One of the things I teach other writers and chant in my own head is this: write for yourself. Tell the story you want to tell – the one you want to read. Writing something that fits current best seller trends or might have mass market appeal may, in the end, stifle your creativity and your honesty. Readers and editors can smell writing-to-impress from across the street.
But we all do secretly want to publish our work. We want to see our name in print and know that we connect with just one reader out there. Okay, and the fame-and-fortune part – I’ll admit – that looks good, too. But I still write for me.
And here’s something you may not know about me; I play both sides of the field. I consider myself a writer first and foremost but I also work as an editor for a magazine. Articles, poems, short stories – it all comes across my desk. Sending out rejection notices? Yeah, also me.
When we first started the magazine, I asked my writer-self what kind of rejection letter would I like the most? It was a bit like asking a convict on death row how he’d like to die. Firing squad? Shark tank? Angry squirrels? I decided I would prefer a simple form letter rejection. Quick, to-the-point. Rip that bandaid off and move on.
But I had another reason for the form letter. Editor-me is overwhelmed and rarely has time to sit down and offer an in-depth response to a piece. Harsh, I know, but there just aren’t enough hours in the day and if I can’t do a terrific, caring job with a piece, I’d rather just toss it in the shark tank and move on. Editor-me is a horrible person.
When I first began submitting work, someone told me a story about how editors are real people and writers tend to forget that. It’s easy to do – we’re sending our heartfelt work off to a cold, faceless website – it’s easy to forget that editors have lives with crabby children, selfish ex-husbands, and dead dogs. You can write the most incredible, perfect poem about your dead dog, you’ve chosen every word carefully, formatted and spell-checked, even made the deadline for submission – and if it shows up on my desk on the same day my dog has died? Most likely, you are getting your poem back with a form letter covered in my tears.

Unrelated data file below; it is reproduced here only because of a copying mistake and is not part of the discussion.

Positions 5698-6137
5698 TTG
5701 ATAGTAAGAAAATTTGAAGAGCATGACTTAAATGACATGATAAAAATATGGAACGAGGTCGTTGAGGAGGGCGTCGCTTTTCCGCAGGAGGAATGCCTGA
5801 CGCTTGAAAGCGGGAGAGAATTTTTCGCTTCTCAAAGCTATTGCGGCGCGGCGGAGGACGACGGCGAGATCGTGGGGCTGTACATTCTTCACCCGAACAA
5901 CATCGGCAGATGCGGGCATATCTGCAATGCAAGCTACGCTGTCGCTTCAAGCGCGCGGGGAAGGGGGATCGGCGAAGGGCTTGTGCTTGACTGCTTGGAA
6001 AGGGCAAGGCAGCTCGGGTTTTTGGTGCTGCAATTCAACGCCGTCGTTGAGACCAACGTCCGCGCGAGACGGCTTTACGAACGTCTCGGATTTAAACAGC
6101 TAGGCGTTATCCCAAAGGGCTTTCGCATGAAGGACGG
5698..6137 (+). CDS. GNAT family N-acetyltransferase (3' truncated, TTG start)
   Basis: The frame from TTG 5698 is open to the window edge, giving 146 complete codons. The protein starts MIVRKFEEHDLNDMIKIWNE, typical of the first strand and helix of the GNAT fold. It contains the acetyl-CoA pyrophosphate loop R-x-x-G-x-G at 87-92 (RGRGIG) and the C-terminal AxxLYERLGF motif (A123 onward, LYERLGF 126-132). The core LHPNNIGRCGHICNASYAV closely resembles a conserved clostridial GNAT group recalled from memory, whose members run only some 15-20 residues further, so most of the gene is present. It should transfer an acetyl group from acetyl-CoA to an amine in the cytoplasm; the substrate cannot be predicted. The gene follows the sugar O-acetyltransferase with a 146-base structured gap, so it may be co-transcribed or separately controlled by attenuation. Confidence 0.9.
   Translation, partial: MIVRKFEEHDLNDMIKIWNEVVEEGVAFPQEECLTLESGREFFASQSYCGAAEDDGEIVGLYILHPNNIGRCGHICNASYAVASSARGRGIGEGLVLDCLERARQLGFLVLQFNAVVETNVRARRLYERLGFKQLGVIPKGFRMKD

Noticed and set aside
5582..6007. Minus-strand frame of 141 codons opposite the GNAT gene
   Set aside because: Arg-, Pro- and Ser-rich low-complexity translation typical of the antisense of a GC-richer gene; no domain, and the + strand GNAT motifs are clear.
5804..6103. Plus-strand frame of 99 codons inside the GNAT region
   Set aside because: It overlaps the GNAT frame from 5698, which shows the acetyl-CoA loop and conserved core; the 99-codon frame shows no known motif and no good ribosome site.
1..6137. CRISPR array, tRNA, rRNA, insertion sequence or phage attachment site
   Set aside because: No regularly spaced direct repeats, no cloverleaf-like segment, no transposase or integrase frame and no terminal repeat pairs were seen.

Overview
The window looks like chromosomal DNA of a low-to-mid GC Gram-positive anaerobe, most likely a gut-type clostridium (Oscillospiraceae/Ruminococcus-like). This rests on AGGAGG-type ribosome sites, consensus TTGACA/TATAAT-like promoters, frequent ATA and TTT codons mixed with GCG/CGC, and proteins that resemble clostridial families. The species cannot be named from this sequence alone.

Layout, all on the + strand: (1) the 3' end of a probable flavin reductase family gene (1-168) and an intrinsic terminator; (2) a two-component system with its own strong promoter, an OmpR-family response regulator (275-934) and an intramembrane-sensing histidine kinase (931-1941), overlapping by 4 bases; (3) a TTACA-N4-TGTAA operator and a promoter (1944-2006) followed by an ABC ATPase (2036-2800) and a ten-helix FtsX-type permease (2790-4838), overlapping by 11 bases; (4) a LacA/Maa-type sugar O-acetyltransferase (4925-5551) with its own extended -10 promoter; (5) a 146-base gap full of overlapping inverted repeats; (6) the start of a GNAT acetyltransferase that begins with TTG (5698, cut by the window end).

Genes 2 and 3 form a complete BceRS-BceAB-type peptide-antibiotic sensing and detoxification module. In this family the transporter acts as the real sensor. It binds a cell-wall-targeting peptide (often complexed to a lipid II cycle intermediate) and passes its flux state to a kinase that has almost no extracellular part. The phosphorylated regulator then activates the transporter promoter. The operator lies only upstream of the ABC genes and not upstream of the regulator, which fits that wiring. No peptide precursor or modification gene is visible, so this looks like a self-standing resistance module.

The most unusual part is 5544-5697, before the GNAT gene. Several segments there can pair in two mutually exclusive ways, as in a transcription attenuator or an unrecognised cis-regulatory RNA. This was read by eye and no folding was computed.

I’ve built a great case for both sides of this argument, but as I said, I’m a writer first. That’s where my heart is, that’s the side I understand best. Now let’s talk about a short story I wrote several years ago. In my opinion, it’s like that dog poem: clever, unique, highly-polished. It’s also incredibly personal. I love it very much. Two years ago, after having it critiqued by two writers’ groups, I submitted my precious story to that faceless website. It was a magazine that I’d researched, read copies of, adored. My story and that publication are a perfect match.
And I heard nothing. Not a peep.
They tell you to submit and then forget about it, so I did. All of a sudden, eighteen months had passed and I remembered that my lovely story was parked on this evil magazine’s hidden submission database. Fine, I thought. I logged in, took it back, erased my details and deleted my account. Fine.
I realize I sounded like a teenage girl grounded for the weekend. I tucked my story away and haven’t submitted any work since. Tantrum? Absolutely. Editor-me might be mean but writer-me is fragile.
Today, I got an email from this magazine’s brand new editor. She explained how overwhelmed they are with short stories, how the old editor was so overworked that things got set aside and forgotten, how they were going to do so much better now with their upcoming issue. Writer-me thought, whatever. Editor-me fully understands and admires this individual for admitting the world is complicated.
Then this new editor asked for my short story back, asked for it by name. And all I could think was: nothing on the internet is ever truly gone, is it?